While Kano and the Black Dragon wreak havoc across the globe, a young warrior named Kenshi must confront the impending threat.
4k movies reviews
In ‘Snow Blindness’ was definitely a work on the mistakes compared to the past cartoons (however, along with this came out new problems, but about this later).
From what I liked: the creators finally decided which of the characters they wanted to devote the bulk of the plot time to (what the very first part suffered from, which, let me remind you, was nominally sort of about Scorpio… and in fact about the original trinity, which, in between, for all the time somehow forgot to reveal motivation, competently display the characters and their development). There is a complete order with it here. They chose an unmovable, old-school and well known character (hello to MK 2021), and Kenshi has some background and character development that is interesting to watch. The same goes for Kuai Lian, whose personality we learn an order of magnitude more about in this installment than in the last.
I’m not sure if it’s just me, but the artwork is obviously well done. Don’t get me wrong, the models have a characteristic angularity, but it’s already… so… not repulsive angularity and sparse drawing of the first 2 parts, it is already noticeably more pleasant to the eye (but with small flaws of drawing in the form of flickering eyes in the frame). The drawings are closer to the DC animated universe of the last 6-8 years, somewhere, subjectively, even surpassing it. The fight animation also added a frame or two (no more).
I liked that the cartoon sometimes makes fun of some clichÃ©s, sometimes does it skillfully (more often not very). But still, at some point, it can’t stand it and, with the stubbornness of a sheep, begins to reproduce those very clichÃ©s, familiar from the pictures the creators were inspired by. Although one plot twist still pleasantly surprised.
In general, the first half clearly feels like the classics of the 20th century: Kurosawa’s ‘Bodyguard’ (or, if you like, Sergio Leone’s ‘For a Fistful of Dollars’), a bit of ‘Kickboxer’ (in places it was more like ‘Kung Fu Panda’, but this is by no means a minus to the cartoon, on the contrary) and… and eeee… that’s it. And then, gentlemen, the problems begin.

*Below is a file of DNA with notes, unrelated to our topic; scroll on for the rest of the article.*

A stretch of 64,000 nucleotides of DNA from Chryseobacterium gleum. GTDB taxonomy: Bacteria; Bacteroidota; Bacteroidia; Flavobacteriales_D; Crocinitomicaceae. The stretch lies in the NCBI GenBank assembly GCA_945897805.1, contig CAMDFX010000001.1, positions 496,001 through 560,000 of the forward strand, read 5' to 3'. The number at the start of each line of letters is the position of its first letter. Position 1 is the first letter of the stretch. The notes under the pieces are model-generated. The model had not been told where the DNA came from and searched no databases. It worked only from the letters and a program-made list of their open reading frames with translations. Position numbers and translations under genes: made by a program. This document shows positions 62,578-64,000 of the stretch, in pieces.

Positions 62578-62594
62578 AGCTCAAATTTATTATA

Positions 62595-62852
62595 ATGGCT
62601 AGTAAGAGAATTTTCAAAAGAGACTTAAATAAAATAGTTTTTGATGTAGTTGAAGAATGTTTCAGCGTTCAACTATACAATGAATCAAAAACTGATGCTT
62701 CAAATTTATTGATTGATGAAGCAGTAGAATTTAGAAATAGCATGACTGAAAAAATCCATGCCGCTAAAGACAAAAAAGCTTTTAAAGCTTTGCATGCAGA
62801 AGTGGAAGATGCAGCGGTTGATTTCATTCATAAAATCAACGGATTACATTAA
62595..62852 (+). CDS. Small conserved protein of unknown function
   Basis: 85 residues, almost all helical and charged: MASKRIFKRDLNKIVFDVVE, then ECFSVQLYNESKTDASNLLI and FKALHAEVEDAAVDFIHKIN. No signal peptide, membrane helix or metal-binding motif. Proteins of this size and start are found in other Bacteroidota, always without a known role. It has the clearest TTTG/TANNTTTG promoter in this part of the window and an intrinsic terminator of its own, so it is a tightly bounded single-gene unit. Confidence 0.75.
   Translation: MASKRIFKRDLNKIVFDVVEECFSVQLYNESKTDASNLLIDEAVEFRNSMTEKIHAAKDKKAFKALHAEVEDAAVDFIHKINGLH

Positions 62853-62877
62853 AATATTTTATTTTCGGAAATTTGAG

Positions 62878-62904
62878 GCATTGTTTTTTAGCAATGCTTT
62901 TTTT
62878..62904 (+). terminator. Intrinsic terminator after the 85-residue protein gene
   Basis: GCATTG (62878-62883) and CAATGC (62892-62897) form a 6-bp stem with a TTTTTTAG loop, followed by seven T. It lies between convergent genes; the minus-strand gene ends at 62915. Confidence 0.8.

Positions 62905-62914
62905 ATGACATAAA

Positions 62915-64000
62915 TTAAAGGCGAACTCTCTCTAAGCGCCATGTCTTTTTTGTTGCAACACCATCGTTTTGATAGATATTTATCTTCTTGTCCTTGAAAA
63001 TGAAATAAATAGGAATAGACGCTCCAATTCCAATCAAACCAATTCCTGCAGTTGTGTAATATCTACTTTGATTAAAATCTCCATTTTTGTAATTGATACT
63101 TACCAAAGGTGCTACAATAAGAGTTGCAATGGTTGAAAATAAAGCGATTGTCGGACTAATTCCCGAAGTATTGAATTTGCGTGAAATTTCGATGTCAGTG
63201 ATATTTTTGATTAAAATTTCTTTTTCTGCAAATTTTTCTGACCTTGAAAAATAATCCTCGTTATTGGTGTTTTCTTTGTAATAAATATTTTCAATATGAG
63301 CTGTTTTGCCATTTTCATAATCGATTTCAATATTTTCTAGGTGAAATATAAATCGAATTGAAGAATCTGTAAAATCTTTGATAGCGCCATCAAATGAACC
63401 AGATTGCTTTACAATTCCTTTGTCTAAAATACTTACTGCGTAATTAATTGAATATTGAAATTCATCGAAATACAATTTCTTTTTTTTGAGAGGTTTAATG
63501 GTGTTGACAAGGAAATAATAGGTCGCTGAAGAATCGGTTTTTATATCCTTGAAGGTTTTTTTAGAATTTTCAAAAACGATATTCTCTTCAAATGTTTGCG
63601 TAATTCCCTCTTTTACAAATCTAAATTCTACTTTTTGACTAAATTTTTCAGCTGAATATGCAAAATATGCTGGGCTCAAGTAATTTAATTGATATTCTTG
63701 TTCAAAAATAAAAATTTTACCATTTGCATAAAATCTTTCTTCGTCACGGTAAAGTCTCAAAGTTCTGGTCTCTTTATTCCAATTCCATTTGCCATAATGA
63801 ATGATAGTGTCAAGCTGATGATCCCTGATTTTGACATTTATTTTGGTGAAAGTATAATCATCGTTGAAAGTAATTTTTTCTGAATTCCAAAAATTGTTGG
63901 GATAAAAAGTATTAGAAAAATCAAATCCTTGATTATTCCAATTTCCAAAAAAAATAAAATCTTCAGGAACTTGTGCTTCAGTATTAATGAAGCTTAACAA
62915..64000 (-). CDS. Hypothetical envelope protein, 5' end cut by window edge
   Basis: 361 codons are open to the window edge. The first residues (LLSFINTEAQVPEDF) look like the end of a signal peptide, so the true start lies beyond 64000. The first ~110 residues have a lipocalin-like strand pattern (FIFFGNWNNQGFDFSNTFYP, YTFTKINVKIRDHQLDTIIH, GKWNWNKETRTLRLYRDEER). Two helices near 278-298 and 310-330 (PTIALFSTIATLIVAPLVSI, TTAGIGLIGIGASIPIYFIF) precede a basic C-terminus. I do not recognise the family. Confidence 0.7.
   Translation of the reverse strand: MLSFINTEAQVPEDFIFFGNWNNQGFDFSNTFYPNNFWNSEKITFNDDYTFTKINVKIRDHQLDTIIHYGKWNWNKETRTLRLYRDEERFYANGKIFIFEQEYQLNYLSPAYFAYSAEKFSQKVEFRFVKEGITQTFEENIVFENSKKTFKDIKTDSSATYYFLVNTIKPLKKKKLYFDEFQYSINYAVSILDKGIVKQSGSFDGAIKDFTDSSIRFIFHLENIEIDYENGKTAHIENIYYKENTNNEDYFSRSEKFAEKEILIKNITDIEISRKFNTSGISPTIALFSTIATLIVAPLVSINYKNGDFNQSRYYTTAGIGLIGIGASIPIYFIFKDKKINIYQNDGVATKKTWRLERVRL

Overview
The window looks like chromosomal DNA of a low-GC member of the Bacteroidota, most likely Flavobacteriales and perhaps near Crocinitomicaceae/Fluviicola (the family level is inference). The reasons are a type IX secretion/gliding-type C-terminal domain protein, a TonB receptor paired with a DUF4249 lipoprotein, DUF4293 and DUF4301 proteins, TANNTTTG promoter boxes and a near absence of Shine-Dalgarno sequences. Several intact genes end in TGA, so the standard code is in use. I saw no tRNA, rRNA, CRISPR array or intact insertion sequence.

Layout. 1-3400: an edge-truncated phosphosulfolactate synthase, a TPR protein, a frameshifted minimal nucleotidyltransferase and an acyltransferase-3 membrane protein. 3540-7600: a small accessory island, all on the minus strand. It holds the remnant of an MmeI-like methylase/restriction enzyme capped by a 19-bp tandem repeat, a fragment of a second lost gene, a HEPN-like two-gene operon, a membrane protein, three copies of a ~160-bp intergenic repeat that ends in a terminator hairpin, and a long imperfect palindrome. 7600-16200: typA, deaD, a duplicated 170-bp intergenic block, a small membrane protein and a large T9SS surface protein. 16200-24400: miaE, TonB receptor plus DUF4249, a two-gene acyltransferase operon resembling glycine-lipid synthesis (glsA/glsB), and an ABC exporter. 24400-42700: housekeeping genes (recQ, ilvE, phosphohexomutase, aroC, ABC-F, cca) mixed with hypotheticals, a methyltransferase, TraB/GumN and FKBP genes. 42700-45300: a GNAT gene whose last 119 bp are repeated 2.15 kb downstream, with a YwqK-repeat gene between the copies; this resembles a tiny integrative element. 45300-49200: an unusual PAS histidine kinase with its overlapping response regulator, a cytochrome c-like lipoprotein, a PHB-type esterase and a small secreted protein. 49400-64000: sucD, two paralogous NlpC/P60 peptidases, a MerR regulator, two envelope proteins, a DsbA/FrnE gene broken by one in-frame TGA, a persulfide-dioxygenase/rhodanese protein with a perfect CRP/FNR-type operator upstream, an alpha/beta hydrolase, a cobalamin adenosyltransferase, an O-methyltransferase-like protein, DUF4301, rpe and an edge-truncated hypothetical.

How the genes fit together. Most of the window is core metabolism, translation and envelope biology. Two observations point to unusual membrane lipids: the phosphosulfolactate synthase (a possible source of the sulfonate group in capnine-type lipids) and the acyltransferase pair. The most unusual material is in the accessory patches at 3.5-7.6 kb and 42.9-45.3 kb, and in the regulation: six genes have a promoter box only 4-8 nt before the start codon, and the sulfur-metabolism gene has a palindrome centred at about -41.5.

The whole last third feels like it’s already some sort of inspiration for Sly’s ‘Unstoppable’. Where the script, like a piece of paper, can be crumpled up into a ball and tossed into a trash can across the room. The goal here is to cram in as many characters as possible (as with Bruce Willis and Schwarnie’s characters from the same place), have action for action’s sake, and get the credits rolling as soon as possible. And that’s a shame, because that whole third spoils the impression and devalues the good first 2/3.
Plot holes are present and make you wrap your hands around your face as early as the 9th-11th minute. The most innocuous example: Here comes a trio of ‘Black Dragons’ (in the manner of ‘Saviors’ from ‘Walkers’) at the market in the new village. The three of them get screwed by a local vendor, who is sort of out of touch and outraged by their behavior. He is sort of outraged by their behavior, and after a couple of minutes of playfully slapping them around, Kenshi hears the same vendor reproach them with the words: “Are you kidding me? You don’t know who they are? They’re ‘DRACONS’!!!1 Our village is going to have problems” (buddy, you didn’t know that yourself three minutes ago, otherwise your dialogue with them would have been different, as well as the model of behavior). Unfortunately, there’s a lot of idiocy like that in the cartoon. It can also slip into fights, where in one scene the character gets screwed without a chance, and in the other becomes a kind of imbalanced mini-boss. Severe injuries that completely disappear between scenes, etc.
In general, definitely pleased with the fact that the creators began to experiment with the formula, but the result is still very far from the concept of ‘flawless’.
Codec: HEVC / H.265 (51.2 Mb/s)
Resolution: Upscaled 4K (2160p)
Aspect ratio: 1.78:1
Original aspect ratio: 1.78:1
English: DTS-HD Master Audio 5.1 (48kHz, 24-bit)
English: Dolby Digital 5.1
English: Dolby Digital 2.0
French: Dolby Digital 5.1
Spanish: Dolby Digital 5.1
English SDH, French, Spanish.